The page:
Well-Known Animal Activist Dr. Temple Grandin Speaks at UWRF
By Kendra Knutson
MARCH 23, 2007-- Renowned author and animal activist Temple Grandin, Ph.D., spoke at the University of Wisconsin - River Falls on March 8 in North Hall Auditorium, which was packed with students, faculty and the public eager to listen as Grandin told her story of living with autism along with the impact it has had on her understanding of animals when designing livestock facilities.
Grandin explained how autistic people and animals think in similar ways. Autism spectrum disorder is usually characterized by delays in human social development. "People with autism have a sensory-based mind and think in pictures rather than words," said Grandin. She then went on to state that animals do the same.
According to Grandin, both animals and people with autism think in details. Animals notice things that ordinary people would not, such as dark spaces or even the slightest motion of objects. This is the main reason animals will not move forward during handling in meat factories or on farms.
Grandin said that the animal caretaker should walk the animal's path so they can see what is s scaring the animal from its point of view. Once the problem is discovered, something should be done to fix it, like securing flapping items or moving them out of sight, or adding something that might decrease the animal's fear, such as lighting a dark space.
She also outlined certain rules that should be followed when seeking to restrain an animal. These were: 1. Make sure animals are on a non-slip floor; 2. Be sure your grip on the halter is neither too tight nor to loose; 3. Don't make jerky motions; and 4. Try not to get the animal scared or it will take at least half an hour for it to calm down.
According to Grandin, animals possess three types of stressors: fear, pain and physical stress. If animals don't have a good first experience they will constantly remember the bad things that have happened to them.
Grandin stressed her concern with problems that she feels animals are developing due to people's actions. She feels animals are not getting enough socialization and novelty when they are growing up; in turn these "so-called" problem animals are created.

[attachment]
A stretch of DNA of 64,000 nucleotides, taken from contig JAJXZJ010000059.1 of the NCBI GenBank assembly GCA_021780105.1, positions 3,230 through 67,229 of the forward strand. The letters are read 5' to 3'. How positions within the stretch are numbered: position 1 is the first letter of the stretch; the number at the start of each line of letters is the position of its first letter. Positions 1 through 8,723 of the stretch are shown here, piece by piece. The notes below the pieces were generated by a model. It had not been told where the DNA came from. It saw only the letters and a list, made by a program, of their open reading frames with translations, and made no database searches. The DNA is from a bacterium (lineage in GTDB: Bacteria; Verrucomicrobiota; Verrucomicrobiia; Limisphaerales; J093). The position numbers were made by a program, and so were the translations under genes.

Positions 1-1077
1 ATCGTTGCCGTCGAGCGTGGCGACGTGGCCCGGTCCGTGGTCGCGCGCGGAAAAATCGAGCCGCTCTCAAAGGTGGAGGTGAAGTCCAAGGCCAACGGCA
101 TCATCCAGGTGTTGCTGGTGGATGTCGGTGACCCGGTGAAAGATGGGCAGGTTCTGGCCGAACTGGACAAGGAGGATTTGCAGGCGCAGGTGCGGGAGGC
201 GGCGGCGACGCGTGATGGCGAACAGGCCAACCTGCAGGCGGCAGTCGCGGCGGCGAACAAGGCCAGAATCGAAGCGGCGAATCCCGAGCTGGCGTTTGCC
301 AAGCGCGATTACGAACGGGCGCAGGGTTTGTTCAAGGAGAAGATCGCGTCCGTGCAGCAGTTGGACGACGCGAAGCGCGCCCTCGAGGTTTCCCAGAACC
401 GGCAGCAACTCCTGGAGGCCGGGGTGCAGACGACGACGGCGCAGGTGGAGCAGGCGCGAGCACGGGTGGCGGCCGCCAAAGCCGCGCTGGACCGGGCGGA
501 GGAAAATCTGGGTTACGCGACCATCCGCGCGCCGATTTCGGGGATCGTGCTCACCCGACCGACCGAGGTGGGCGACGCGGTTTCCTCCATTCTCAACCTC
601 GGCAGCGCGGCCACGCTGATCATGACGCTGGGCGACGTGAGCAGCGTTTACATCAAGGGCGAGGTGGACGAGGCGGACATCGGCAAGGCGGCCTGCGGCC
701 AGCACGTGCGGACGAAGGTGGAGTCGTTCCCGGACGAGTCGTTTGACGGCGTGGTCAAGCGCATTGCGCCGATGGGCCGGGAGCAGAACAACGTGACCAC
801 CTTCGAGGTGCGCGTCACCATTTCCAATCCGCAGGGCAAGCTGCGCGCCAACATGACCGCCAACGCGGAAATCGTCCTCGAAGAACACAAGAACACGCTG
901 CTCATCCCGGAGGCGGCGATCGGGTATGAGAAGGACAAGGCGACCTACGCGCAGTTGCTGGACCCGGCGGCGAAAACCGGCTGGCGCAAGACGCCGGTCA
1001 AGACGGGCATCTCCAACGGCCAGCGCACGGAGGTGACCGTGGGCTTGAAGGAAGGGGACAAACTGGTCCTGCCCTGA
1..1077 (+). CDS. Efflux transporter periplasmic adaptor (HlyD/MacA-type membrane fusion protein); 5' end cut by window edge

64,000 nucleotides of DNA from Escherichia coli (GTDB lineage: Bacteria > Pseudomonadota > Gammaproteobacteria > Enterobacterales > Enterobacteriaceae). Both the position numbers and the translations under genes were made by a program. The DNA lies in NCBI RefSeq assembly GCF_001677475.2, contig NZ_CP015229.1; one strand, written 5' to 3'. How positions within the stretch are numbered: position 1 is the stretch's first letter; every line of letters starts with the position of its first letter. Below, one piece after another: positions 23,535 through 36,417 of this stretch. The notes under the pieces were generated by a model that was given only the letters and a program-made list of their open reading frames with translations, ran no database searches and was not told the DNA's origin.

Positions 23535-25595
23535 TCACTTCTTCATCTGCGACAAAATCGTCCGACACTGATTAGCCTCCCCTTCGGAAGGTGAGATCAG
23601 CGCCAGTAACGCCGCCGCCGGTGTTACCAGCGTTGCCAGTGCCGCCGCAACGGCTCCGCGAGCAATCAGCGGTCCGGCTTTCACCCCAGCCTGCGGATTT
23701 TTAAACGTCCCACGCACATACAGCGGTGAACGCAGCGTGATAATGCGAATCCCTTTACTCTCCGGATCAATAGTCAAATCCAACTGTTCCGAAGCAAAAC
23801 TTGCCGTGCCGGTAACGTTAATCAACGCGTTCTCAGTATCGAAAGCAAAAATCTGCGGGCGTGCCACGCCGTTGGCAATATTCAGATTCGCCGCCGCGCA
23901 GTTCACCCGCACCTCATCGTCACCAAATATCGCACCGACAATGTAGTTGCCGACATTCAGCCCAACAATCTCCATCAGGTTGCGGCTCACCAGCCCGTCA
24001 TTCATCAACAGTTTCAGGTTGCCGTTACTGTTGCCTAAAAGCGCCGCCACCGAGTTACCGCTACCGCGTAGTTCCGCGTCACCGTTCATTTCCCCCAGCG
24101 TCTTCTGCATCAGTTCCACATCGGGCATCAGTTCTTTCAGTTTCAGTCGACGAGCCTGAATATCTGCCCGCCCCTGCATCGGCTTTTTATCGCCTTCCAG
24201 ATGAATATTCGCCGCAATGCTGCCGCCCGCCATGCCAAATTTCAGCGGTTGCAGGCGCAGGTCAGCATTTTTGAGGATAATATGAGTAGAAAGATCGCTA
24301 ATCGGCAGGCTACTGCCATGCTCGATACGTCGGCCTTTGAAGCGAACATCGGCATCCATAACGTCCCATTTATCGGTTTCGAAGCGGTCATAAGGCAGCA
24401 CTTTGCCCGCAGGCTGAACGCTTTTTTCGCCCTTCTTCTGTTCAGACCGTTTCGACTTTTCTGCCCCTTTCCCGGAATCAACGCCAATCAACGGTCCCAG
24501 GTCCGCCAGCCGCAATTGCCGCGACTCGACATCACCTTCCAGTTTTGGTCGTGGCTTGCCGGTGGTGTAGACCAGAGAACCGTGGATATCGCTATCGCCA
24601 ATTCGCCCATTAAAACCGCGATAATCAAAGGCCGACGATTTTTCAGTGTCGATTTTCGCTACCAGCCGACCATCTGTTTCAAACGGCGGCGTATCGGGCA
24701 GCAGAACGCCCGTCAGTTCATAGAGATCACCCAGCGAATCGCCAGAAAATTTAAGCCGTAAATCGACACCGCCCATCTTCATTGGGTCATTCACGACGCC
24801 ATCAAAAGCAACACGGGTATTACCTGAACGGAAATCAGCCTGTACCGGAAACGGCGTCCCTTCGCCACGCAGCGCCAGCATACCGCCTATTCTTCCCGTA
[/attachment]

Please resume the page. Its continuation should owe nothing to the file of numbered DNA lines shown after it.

Another issue that worries Grandin is over-selection and emphasis for a single production or appearance trait without concern for the overall resulting animal. This can cause problems like lameness, excitable temperament, and neurological defects to surface.
Grandin currently works as an associate professor at Colorado State University but gives presentations all over the world. She is author of the current best-seller "Animals in Translation" and has developed several other books, DVDs, and articles. Her newest book, "Unwritten Rules of Social Relationships: Decoding Social Mysteries Through the Unique Perspectives of Autism," won the Foreword Book of the Year Award for 2006.
Grandin has been featured on major television programs including: "ABC's Primetime Live," "The Today Show," "Larry King Live," "48 Hours," "20/20," and "The View." She has also been profiled in "Time" magazine, "People" magazine, "Forbes," "U.S. News & World Report," and "The New York Times."
Born in 1947, Grandin didn't talk until the age of three-and-a-half. She was diagnosed with autism in 1950 at a time when not much was know about the condition. She credits her mother along with excellent teachers and mentors for helping her to develop her social and professional skills.
Through years of training and perseverance, she has been able to develop her perceived disability into an advantage in her field. She has become the voice of autistic accomplishment and has given hope to many people with autism and other disabilities that they can reach both their goals and dreams and find their path to success.
Thursday, 22-Apr-2010 16:08:06 Central Daylight Time
University of Wisconsin - River Falls